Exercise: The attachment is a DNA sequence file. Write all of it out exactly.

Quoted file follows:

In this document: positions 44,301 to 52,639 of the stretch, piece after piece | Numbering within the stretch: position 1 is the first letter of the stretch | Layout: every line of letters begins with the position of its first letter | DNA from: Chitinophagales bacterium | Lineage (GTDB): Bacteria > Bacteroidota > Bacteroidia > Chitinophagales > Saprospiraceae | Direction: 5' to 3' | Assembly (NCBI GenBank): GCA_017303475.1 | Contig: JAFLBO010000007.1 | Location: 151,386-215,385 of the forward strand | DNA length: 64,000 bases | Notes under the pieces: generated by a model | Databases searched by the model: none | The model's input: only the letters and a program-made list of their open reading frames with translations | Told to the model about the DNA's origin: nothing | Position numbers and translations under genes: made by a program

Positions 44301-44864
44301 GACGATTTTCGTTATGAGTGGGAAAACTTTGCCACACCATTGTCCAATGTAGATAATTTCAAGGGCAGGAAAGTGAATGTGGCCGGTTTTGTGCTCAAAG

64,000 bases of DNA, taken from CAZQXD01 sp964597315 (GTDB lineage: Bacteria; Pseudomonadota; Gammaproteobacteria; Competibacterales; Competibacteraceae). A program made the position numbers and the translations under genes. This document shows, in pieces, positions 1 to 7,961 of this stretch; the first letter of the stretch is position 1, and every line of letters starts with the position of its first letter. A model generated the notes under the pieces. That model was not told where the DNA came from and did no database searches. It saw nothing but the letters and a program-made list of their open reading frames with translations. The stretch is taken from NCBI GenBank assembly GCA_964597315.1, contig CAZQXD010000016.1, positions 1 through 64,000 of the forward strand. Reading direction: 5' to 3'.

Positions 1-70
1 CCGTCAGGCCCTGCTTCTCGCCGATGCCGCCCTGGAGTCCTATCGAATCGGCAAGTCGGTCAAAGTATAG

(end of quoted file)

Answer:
In this document: positions 44,301 to 52,639 of the stretch, piece after piece | Numbering within the stretch: position 1 is the first letter of the stretch | Layout: every line of letters begins with the position of its first letter | DNA from: Chitinophagales bacterium | Lineage (GTDB): Bacteria > Bacteroidota > Bacteroidia > Chitinophagales > Saprospiraceae | Direction: 5' to 3' | Assembly (NCBI GenBank): GCA_017303475.1 | Contig: JAFLBO010000007.1 | Location: 151,386-215,385 of the forward strand | DNA length: 64,000 bases | Notes under the pieces: generated by a model | Databases searched by the model: none | The model's input: only the letters and a program-made list of their open reading frames with translations | Told to the model about the DNA's origin: nothing | Position numbers and translations under genes: made by a program

Positions 44301-44864
44301 GACGATTTTCGTTATGAGTGGGAAAACTTTGCCACACCATTGTCCAATGTAGATAATTTCAAGGGCAGGAAAGTGAATGTGGCCGGTTTTGTGCTCAAAG

64,000 bases of DNA, taken from CAZQXD01 sp964597315 (GTDB lineage: Bacteria; Pseudomonadota; Gammaproteobacteria; Competibacterales; Competibacteraceae). A program made the position numbers and the translations under genes. This document shows, in pieces, positions 1 to 7,961 of this stretch; the first letter of the stretch is position 1, and every line of letters starts with the position of its first letter. A model generated the notes under the pieces. That model was not told where the DNA came from and did no database searches. It saw nothing but the letters and a program-made list of their open reading frames with translations. The stretch is taken from NCBI GenBank assembly GCA_964597315.1, contig CAZQXD010000016.1, positions 1 through 64,000 of the forward strand. Reading direction: 5' to 3'.

Positions 1-70
1 CCGTCAGGCCCTGCTTCTCGCCGATGCCGCCCTGGAGTCCTATCGAATCGGCAAGTCGGTCAAAGTATAG